After months of exhausting, on-off negotiations with changing negotiation partners at the table, on February 7, 2018 Angela Merkel’s center-right Christian Democratic Union (CDU/CSU) and the center-left Social Democratic Party (SPD) agreed on a new coalition agreement for a third grand coalition – usually referred to as “GroKo” in Germany. The deal has been formally approved by the 460,000 SPD members in a postal vote; the new government has taken up work a couple of weeks ago. READ MORE
After months of exhausting, on-off negotiations with changing negotiation partners at the table, Angela Merkel’s center-right Christian Democratic Union (CDU/CSU) and the center-left Social Democratic Party (SPD) agreed on a new coalition agreement for a third grand coalition – usually referred to as “GroKo” in Germany. The deal still has now been formally approved by the 460,000 SPD members in a postal vote, the new government has taken up work a couple of days ago. Our previous blog gives a summary of upcoming changes for employers that are addressed in the coalition agreement. READ MORE
In Germany, regular works council elections are held every four years. The next election period is quickly approaching, starting on March 1, 2018.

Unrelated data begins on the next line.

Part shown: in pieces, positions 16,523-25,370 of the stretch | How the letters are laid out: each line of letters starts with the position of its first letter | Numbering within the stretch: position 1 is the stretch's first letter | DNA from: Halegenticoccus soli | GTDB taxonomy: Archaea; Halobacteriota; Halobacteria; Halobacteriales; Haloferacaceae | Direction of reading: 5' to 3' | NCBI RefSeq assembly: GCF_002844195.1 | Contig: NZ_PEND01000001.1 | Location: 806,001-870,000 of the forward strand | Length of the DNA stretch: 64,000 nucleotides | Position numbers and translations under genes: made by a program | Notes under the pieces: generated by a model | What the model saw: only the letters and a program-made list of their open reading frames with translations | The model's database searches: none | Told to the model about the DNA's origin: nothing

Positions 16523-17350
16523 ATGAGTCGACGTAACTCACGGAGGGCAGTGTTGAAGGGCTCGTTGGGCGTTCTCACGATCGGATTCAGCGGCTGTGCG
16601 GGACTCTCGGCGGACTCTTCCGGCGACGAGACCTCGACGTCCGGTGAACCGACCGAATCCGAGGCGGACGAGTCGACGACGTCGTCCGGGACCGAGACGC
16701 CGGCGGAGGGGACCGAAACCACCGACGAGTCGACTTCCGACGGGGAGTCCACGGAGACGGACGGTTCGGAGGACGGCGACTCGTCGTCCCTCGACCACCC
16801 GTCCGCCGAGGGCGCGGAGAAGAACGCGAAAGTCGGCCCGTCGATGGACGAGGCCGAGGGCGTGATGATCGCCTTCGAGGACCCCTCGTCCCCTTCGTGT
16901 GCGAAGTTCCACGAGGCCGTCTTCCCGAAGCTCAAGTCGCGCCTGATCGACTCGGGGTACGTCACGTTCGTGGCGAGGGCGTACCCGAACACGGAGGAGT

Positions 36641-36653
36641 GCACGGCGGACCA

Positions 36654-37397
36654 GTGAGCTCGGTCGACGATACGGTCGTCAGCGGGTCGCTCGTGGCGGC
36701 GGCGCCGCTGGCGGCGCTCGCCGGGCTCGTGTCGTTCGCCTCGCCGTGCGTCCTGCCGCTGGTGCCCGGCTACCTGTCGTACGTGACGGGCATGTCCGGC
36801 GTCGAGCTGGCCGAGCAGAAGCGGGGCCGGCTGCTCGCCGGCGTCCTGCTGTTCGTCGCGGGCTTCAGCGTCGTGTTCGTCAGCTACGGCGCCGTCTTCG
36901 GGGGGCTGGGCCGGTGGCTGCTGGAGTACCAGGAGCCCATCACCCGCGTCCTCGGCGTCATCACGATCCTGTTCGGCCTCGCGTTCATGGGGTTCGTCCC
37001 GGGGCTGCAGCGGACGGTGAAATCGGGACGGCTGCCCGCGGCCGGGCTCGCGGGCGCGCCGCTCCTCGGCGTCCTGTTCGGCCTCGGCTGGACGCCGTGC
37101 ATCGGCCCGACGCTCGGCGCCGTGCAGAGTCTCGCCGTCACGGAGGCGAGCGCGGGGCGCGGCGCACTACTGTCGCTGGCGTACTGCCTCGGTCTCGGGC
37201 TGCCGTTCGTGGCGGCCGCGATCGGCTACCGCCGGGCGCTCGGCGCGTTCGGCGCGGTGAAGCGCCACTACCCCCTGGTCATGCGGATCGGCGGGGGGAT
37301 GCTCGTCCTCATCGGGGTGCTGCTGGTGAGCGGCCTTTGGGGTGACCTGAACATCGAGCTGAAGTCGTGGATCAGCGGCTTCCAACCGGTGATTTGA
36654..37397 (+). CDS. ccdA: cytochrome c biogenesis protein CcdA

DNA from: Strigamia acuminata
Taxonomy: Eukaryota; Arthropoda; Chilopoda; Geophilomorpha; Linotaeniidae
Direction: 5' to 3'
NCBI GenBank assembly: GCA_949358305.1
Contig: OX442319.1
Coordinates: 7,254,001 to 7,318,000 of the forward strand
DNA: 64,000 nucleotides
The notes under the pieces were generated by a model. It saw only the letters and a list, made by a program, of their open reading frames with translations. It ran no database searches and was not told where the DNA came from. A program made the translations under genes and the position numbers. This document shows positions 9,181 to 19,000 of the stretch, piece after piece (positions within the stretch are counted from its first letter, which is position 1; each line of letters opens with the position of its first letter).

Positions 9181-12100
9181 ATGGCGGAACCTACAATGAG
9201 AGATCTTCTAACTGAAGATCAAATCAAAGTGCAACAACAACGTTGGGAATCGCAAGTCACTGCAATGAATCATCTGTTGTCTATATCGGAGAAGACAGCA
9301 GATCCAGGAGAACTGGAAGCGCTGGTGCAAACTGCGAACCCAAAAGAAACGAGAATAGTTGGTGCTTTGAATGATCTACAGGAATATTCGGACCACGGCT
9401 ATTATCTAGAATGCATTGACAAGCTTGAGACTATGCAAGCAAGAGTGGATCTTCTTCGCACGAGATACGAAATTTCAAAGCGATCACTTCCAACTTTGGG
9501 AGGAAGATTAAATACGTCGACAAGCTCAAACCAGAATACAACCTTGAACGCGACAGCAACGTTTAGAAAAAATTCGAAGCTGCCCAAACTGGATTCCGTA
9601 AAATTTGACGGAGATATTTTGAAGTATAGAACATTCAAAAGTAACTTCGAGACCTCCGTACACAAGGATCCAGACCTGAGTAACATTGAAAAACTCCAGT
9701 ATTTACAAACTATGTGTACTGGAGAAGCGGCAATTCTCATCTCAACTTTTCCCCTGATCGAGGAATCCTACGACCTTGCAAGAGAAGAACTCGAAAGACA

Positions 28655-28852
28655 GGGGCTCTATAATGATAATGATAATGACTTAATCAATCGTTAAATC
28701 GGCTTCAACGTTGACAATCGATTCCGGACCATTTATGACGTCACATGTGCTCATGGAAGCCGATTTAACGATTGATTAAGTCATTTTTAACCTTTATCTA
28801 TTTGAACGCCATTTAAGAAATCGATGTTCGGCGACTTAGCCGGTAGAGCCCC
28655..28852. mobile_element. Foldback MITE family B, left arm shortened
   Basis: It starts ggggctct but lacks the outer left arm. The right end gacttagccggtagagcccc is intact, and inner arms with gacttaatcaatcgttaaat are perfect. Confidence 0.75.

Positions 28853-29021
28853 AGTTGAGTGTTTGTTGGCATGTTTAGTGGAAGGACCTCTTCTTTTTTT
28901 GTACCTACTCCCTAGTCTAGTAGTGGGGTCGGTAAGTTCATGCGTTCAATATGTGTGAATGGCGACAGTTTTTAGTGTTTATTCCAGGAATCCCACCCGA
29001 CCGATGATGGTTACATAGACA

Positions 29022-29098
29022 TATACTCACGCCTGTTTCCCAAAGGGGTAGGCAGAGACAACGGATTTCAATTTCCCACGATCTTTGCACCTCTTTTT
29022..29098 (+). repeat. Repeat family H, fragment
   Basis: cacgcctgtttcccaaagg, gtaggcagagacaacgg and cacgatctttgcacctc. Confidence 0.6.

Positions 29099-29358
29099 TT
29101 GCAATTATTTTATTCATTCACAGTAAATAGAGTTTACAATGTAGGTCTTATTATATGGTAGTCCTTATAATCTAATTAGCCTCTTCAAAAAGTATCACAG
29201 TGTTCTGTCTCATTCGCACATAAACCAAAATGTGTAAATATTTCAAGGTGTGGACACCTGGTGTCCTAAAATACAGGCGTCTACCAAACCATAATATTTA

Companies with business in Germany should prepare for the election process and employee initiatives to elect a works council. Our bilingual guide, based on years of experience, provides practical tips and legal considerations, navigates you through the election process and helps you avoid pitfalls that can be costly.
To access the full guide, please click here. If you have any questions, feel free to reach out to André Zimmermann, Head of our German Employment Law Practice, or Mike Delikat, Chair of our Global Employment Law Practice.
After Germany’s general election, a “Jamaica” alliance could soon rule Germany, being mathematically possible and, after the Social democrats SPD announced their return to opposition, only viable option not involving the right-wing AfD.
What’s in a Name?
A “Jamaica” alliance is named after the colors of the parties involved: Chancellor Angela Merkel’s conservative Christian Democratic Union/Christian Social Union (CDU/CSU) (black), the Free Democratic Party FDP (yellow) and the Green Party (green). The term likely also refers to the “exotic” nature of such an alliance (at least from a German point of view), even though there have been “Jamaica” governments on state level before. Such coalition certainly will face challenges to find a common ground – and a coalition agreement. READ MORE